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  • Our history

    In 2002 Network Rail took over as owner and operator of Britain’s railway infrastructure. This page shows the highlights in our history since then

  • What we’ve achieved since 2002

    When Network Rail took over the railway in England, Wales and Scotland, our mandate from government was to improve safety, reliability and efficiency on the network.

    Since 2002 we’ve almost halved the cost of running the railway, driven up its asset reliability to record levels, significantly improved train punctuality and made Britain’s railway the safest in Europe.

    Historical highlights

    Use the drop-down boxes to find out more about our history:

  • 2002 Network Rail takes over the railway

    In October 2002, Network Rail took over from Railtrack as the owner and operator of Britain’s rail infrastructure. Our company is run on a ‘not for dividend’ basis, which means that while we do make a profit, we don’t have shareholders. Instead, we reinvest our profits in improving the railway.

    2003 Renewing the railway infrastructure

    Despite the considerable amount of money spent on the railway during privatisation, the infrastructure had been starved of investment for many years. So in 2003 we began a massive, ongoing programme of renewing track, signals, power and telecoms equipment.

    2004 Bringing maintenance work in house

    The biggest single change during our first five years was bringing infrastructure maintenance in house. This almost doubled the size of our workforce and brought many benefits, including:

    • Standardised ways of carrying out tasks, with consistently applied high standards, rather than variation across different parts of the country.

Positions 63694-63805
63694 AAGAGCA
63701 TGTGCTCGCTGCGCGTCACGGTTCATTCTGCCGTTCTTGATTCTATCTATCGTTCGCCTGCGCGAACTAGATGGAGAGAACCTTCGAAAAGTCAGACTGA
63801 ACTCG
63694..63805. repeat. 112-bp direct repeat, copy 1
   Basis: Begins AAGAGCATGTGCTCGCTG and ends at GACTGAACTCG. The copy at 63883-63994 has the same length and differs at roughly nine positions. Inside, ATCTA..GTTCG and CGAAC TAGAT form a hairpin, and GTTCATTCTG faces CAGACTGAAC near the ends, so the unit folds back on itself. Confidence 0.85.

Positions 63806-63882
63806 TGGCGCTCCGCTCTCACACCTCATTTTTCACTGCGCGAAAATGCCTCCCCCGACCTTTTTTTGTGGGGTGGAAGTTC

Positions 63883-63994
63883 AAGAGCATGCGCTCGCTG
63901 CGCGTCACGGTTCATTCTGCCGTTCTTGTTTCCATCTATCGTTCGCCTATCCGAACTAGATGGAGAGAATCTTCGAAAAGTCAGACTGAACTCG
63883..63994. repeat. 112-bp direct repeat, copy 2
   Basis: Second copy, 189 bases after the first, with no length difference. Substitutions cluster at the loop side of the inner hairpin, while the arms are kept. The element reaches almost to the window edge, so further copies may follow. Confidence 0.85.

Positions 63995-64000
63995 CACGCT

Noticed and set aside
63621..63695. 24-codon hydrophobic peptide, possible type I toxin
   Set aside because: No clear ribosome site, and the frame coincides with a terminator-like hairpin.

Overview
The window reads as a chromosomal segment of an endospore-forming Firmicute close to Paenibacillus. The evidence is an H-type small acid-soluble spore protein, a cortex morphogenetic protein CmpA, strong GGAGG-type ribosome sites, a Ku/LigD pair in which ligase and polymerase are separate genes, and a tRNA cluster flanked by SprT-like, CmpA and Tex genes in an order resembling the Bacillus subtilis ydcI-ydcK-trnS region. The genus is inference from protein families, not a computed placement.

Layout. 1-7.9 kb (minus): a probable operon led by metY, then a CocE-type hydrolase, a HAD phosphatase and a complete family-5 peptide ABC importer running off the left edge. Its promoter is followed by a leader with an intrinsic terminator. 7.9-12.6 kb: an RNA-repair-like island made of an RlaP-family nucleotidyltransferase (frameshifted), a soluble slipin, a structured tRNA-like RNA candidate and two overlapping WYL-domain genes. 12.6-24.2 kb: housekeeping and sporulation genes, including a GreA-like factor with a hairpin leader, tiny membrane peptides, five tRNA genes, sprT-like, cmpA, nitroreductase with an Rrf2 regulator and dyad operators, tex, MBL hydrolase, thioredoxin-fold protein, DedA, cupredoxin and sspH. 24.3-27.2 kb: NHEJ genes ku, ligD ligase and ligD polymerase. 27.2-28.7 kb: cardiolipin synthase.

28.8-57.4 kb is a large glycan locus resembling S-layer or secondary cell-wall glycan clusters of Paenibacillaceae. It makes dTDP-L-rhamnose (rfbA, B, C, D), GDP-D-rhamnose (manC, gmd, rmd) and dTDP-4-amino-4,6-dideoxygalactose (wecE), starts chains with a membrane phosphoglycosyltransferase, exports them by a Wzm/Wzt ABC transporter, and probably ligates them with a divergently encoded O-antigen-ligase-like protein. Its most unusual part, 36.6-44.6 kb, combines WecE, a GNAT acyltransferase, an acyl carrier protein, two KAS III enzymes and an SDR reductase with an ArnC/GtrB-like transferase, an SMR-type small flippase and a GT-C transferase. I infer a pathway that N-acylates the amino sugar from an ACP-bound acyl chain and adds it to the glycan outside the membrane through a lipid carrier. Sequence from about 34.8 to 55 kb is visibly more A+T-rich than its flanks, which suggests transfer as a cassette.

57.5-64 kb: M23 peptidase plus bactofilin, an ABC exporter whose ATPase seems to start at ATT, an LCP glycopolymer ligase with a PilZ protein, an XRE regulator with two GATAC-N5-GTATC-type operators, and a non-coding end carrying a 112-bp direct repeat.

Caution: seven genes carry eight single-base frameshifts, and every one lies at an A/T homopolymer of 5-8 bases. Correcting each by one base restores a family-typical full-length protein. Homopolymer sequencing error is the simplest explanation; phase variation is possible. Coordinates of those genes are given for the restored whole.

• Helping us to move from a ‘find and fix’ approach to infrastructure problems to one of ‘predict and prevent’, supported by new technology we introduced such as our high-speed measurement train
    • Continuous improvement in the safety of passengers and our workforce.
    • Significant economies of scale.

    2004 We open our first joint operations control centre

    In early 2004 we opened our first joint operations control centre at Waterloo Station, in partnership with train operator South West Trains. At the joint centre Network Rail staff work alongside the train operator’s staff on day-to-day decisions about incidents on the network. This improves the speed and quality of decision-making and so reduces associated delays for passengers. By 2015 we had opened nine more joint operations control centres – at Swindon, Romford, Derby, York, Manchester, Liverpool, Glasgow, Three Bridges and Cardiff.

    2005 Launch of the Network Rail apprenticeship scheme

    Since 2005 our award-winning advanced apprenticeship scheme has given more than 2,000 young people an intensive three-year training in one of five core areas of railway engineering: electrification and plant, overhead lines, signalling, telecoms, and track or off track.

    We also launched our leadership development programme in 2005, in partnership with Warwick University Business School.

    2005 Planning the railway’s future

    In 2005 Network Rail was made responsible for planning the future of Britain’s rail network. Until 2012 we did this principally through route utilisation strategies developed in partnership with the rest of the rail industry. In 2012 we introduced ourlong-term planning process, which builds on and replaces the route utilisation strategies approach.

    2006 New strategy to encourage rail freight

    In 2006 we published our Route Utilisation Strategy for developing the network to meet growing demand for rail freight in Britain. This included infrastructure enhancements on a number of our routes to accommodate the 9’6” ‘high cube’ containers that were becoming increasingly popular in the international freight industry.

    2006 Dramatic improvements in railway safety since 2001

    By 2006 the risk from signals passed at danger had fallen by 90% since 2001, bringing it to its lowest ever recorded level. This decrease was due largely to train protection and warning system (TPWS) introduced in 2003 and TPWS+ technology. By 2006 the number of broken rails was also an all-time low – one of the many benefits of us bringing maintenance work in house in 2004.

    2007 London St Pancras International opens